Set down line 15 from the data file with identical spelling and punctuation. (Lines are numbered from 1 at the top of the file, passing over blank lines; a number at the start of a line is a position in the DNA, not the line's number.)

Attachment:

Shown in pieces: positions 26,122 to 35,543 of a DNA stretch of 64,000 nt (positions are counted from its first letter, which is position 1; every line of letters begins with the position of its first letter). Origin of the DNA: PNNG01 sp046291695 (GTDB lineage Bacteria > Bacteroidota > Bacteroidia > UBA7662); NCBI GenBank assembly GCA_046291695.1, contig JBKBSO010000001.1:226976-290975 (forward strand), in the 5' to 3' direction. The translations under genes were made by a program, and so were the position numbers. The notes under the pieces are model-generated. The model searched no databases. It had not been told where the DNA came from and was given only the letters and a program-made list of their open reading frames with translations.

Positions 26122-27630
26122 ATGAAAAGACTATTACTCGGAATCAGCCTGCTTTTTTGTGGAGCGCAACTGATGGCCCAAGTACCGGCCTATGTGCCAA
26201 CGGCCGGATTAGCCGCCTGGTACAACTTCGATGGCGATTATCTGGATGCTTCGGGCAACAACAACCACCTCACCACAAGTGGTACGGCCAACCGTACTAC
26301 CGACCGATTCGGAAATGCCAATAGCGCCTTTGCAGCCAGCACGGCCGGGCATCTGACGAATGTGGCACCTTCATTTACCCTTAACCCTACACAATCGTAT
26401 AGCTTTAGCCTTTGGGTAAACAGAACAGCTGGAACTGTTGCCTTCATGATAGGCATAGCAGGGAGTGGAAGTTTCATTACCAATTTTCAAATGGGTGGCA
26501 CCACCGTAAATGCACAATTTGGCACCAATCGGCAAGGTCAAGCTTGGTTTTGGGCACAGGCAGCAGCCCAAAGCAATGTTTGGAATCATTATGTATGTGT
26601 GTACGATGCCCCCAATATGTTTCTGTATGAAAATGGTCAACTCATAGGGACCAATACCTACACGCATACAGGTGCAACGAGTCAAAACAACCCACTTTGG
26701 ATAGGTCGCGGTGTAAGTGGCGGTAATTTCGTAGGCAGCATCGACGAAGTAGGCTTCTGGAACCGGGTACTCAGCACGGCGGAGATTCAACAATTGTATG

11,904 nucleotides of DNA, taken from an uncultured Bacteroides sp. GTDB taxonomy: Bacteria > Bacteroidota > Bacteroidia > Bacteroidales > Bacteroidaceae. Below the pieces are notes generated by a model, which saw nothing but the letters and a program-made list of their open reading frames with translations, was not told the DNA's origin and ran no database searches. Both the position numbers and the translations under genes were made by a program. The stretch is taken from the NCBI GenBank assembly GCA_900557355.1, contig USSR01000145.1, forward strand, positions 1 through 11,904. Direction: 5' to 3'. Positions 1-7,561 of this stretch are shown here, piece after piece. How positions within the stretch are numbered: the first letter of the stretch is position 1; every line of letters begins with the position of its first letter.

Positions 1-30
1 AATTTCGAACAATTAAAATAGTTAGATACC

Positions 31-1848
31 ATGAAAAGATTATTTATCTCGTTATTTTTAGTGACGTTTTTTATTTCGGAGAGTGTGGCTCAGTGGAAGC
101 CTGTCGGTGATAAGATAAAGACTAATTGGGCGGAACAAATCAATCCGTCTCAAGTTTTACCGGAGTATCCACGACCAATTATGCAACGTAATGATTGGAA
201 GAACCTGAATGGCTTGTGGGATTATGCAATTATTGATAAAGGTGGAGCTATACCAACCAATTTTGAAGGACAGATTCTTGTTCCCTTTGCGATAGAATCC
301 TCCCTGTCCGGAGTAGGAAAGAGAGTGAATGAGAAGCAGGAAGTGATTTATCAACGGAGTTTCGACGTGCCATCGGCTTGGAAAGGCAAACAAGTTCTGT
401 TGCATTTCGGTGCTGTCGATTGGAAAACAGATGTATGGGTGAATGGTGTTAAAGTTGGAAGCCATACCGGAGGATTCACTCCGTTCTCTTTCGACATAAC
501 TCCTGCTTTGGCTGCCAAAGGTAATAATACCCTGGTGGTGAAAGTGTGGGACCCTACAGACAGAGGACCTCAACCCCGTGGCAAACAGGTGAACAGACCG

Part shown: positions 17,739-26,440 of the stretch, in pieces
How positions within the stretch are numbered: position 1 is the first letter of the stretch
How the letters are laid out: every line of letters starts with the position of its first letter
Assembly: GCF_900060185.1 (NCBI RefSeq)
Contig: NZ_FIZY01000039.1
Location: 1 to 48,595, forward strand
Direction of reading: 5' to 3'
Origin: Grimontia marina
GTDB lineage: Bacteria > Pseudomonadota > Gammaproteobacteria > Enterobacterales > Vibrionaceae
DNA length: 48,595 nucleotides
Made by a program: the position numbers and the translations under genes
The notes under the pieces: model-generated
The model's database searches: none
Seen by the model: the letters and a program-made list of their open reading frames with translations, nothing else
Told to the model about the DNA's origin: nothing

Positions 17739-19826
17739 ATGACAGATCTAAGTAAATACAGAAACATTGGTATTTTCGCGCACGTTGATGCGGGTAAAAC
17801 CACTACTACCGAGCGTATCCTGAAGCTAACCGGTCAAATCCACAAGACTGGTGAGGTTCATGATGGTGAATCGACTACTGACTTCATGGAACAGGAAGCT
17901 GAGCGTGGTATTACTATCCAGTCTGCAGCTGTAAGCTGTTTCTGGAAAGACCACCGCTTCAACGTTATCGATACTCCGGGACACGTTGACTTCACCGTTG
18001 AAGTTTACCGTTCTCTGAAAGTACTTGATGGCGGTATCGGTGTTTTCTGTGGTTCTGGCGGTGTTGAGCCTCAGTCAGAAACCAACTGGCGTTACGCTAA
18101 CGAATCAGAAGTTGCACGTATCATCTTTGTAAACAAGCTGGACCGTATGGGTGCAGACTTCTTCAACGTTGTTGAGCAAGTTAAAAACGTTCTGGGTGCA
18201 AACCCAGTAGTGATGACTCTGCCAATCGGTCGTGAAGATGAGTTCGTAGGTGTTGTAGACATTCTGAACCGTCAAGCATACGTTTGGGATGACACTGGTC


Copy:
101 CTGTCGGTGATAAGATAAAGACTAATTGGGCGGAACAAATCAATCCGTCTCAAGTTTTACCGGAGTATCCACGACCAATTATGCAACGTAATGATTGGAA